Restrictions by managed care organizations have affected the amount of assessment clinicians are able to conduct (Piotrowski, 1999). Consistent with this assertion, Piotrowski, Belter, and Keller (1998) found that 72% of psychologists in applied settings are conducting less assessment in general and are using fewer assessment instruments, especially lengthy assessment instruments (e.g., Rorschach, MMPI, TAT, and Wechsler scales), due to restrictions by managed care organizations. Likewise, Phelps, Eisman, and Kohout (1998) found that 79% of licensed psychologists felt that managed care had a negative impact on their work, and Acklin (1996) reported that clinicians are limiting their use of traditional assessment measures and are relying on briefer, problem-focused procedures.
With the growing influence of managed care organizations (MCOs) in mental health settings, it is inevitable that reimbursement practices will eventually affect training in assessment techniques and approaches (Piotrowski, 1999). We hope this will not be the case because of the many important training functions facilitated in assessment training, mentioned earlier in this chapter. Also, since we are training for the future, we must train students for the time when managed care will not dictate assessment practice. If, as we indicated earlier, assessment serves important training functions, it should continue to be enthusiastically taught, especially for the time when managed care will be merely a curiosity in the history of assessment. However, managed care has served us well in some ways, because we have sharpened and streamlined our approach to assessment and our instruments as well. We have focused anew on issues of reliability and validity of our measures, not merely in nomothetic research, but in research that includes reference to a test's positive predictive power, negative predictive power, sensitivity, and specificity to demonstrate the validity of our measures. Psychologists have turned more and more to assessment in other areas, such as therapeutic assessment, disability assessment, assessment in child custody, and other forensic applications. The Society for Personality Assessment has reported an increase in membership and in attendance at their annual meetings. We are optimistic that good evaluations, done in a competent manner and meaningfully communicated to the patient and referral source, will always be in great demand.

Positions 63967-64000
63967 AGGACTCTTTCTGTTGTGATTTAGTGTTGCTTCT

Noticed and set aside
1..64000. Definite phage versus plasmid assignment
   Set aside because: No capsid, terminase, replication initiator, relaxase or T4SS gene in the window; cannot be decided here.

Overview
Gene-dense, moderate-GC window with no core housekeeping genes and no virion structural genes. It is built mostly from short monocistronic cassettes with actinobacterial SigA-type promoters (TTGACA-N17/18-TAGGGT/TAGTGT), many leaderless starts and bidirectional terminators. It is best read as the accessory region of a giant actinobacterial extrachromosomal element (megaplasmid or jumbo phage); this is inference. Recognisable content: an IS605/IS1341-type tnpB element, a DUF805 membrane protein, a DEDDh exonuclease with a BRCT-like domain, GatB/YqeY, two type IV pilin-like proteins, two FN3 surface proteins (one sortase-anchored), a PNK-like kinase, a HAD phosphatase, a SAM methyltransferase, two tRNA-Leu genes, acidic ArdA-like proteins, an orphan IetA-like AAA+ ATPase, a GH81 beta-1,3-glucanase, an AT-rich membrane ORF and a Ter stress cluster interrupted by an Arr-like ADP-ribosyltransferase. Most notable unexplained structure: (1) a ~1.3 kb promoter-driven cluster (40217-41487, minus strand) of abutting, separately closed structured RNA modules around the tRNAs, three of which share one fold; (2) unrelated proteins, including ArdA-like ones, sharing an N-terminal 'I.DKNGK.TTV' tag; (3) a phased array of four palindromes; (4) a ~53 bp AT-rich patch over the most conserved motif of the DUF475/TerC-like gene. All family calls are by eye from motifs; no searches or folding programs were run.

Nevertheless, an investigation concerning the impact of managed care on assessment at internship settings found that there has been a decrease in the training emphasis of various assessment techniques; 43% of directors reported that managed care has had an impact on their program's assessment curriculum (Piotrowski & Belter, 1999). Although approximately one third of the training directors surveyed reported a decrease in their use of projectives, the Rorschach and TAT remain 2 of the top 10 assessment instruments considered essential by internship directors of the sites surveyed. These studies indicate that MCOs are making an impact on the way assessment is being taught and conducted in clinical settings. Therefore, it is essential that psychologists educate themselves and their students in the practices of MCOs. Furthermore, psychologists should continue to provide research demonstrating the usefulness of assessment so that MCO descriptions of what is considered appropriate do not limit advancements. Empirical validation can help to guarantee psychologists reasonable options for assessment approaches so that we do not have to rely primarily on the clinical interview as the sole source of assessment and treatment planning information.
It is important to remember that MCOs do not dictate our ethical obligations, but the interests of our clients do. It is the ethical psychologist's responsibility to persistently request compensation for assessment that can best serve the treatment needs of the client. However, even if psychologists are denied reimbursement, it does not mean they should not do assessments when they are indicated. Therefore, options for meeting both financial needs of the clinician and health care needs of the client should be considered. One solution may be the integration of assessment into the therapy process. Techniques such as the Early Memories Procedure, sentence completion tasks, brief questionnaires, and figure drawings may be incorporated into the therapy without requiring a great deal of additional contact or scoring time. Other possibilities include doing the assessment as the clinician sees fit and making financial arrangements with the client or doing a condensed battery. Maruish, in his chapter in this volume, deals in more detail with the issues discussed in this section.
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